Beyond the people and goods, El Paso and Ciudad Juárez also converge in a cross-border flow of ideas, ambition and aspirations that have shaped the region for centuries. This forward-looking spirit is what attracted Microsoft to the region in 2017, when it launched Microsoft TechSpark to create new economic opportunities and help digitally transform established industries with modern software and cloud services. It's also why Microsoft announced on Monday that it is expanding the TechSpark El Paso program to include Ciudad Juárez and making a $1.5 million investment in the binational Bridge Accelerator. Read more about the TechSpark announcement here.

Foreign policy played a bigger role in last night's Democratic presidential debate than in previous ones, in part because of events that came on the heels of President Trump's surprise, and disastrous, withdrawal of US troops from northern Syria. Some candidates used the opportunity to play up their foreign policy bona fides, but not all of their punches landed cleanly. Here are some key takeaways.

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Will there be agreement, and will negotiations carry on if there is no agreement in the EU?

Lord William Hague: Well, they won't carry on if there is no agreement at the European Council in the next few days. But in the EU, while you always think of things going to the last minute, in fact they usually go beyond the last minute. And that could happen in this case where there could be political agreement, agreement in principle to a Brexit deal. But they'd have to have another European Council, and more detail hammering out the actual text of it before another summit on the 28th of October, which would mean some extension to Brexit.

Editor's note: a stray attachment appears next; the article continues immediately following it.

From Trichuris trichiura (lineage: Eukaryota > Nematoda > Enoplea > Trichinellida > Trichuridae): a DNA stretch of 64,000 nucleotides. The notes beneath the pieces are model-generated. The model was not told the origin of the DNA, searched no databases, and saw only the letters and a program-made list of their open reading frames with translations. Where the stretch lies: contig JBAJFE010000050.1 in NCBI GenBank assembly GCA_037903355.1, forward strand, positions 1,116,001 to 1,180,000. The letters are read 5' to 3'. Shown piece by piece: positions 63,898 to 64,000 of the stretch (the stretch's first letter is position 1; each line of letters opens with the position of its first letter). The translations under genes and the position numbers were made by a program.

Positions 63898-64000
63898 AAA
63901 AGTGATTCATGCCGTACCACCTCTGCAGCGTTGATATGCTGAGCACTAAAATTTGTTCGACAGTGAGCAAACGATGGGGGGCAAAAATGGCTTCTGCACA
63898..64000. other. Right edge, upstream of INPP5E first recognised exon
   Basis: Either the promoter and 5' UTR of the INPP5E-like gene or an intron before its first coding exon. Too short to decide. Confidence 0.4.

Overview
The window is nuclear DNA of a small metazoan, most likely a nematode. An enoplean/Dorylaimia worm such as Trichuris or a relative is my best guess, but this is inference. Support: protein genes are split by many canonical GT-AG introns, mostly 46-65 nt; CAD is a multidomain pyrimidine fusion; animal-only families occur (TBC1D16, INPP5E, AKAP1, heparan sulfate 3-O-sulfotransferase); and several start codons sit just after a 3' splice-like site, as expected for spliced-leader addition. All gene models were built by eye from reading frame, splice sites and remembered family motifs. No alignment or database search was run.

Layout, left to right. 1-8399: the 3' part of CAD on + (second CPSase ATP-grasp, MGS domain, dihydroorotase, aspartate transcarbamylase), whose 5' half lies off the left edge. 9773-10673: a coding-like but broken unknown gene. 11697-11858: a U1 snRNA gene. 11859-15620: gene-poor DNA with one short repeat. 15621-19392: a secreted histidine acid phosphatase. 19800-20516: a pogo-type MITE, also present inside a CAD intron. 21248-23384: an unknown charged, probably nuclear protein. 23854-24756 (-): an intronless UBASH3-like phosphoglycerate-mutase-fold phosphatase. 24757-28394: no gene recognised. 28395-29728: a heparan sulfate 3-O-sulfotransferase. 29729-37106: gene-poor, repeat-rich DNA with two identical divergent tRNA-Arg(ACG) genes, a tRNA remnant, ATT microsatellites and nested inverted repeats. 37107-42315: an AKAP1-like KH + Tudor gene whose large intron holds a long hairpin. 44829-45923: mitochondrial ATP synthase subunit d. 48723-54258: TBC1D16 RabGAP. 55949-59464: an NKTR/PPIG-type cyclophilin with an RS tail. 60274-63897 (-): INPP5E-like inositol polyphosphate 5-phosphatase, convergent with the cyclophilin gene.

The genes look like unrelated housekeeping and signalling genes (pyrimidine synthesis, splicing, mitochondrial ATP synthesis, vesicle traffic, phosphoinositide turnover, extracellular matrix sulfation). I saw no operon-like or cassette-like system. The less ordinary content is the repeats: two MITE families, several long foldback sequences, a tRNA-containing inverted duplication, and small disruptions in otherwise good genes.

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Since Syria's brutal civil war began eight years ago, millions of Syrians have fled their country to escape the bombs and bullets. But hundreds of thousands have been displaced within Syria's borders, where they languish in packed refugee camps. The al-Hol camp in northern Syria is sprawling, and of its nearly 70,000 residents, some 11,000 are family members of foreign ISIS fighters, according to the UN Office of the High Commissioner for Human Rights. The surprise American withdrawal from northern Syria last week paved the way for Turkey and Syria's Bashar al-Assad to move in. Some 160,000 civilians have now fled the border region that Turkey is bombarding, deepening a humanitarian crisis in a stretch of Syria that had been relatively secure since the defeat of ISIS's self-declared caliphate back in March. Here's a look at the camps for displaced people in the area.

Mozambique's democracy test Mozambicans voted yesterday in an election that will test a fragile peace accord between the ruling Frelimo party, led by president Filipe Nyusi, and Renamo, a former rebel group-turned-opposition party. The two factions were on opposite sides of a Cold War-tinged civil war that killed an estimated 1 million people between 1977 and 1992. Frelimo, which has ruled Mozambique since independence, has been losing popularity due to a corruption scandal, but is likely to hold onto power at the national level. Renamo, which foreswore violence just two months ago in exchange for electoral reforms that will help the party, will be hoping to make regional gains that allow it to win some key governorships. Disputes over the final vote count and even outright fraud or violence are possible in coming days, particularly if Renamo fails to make its hoped-for gains.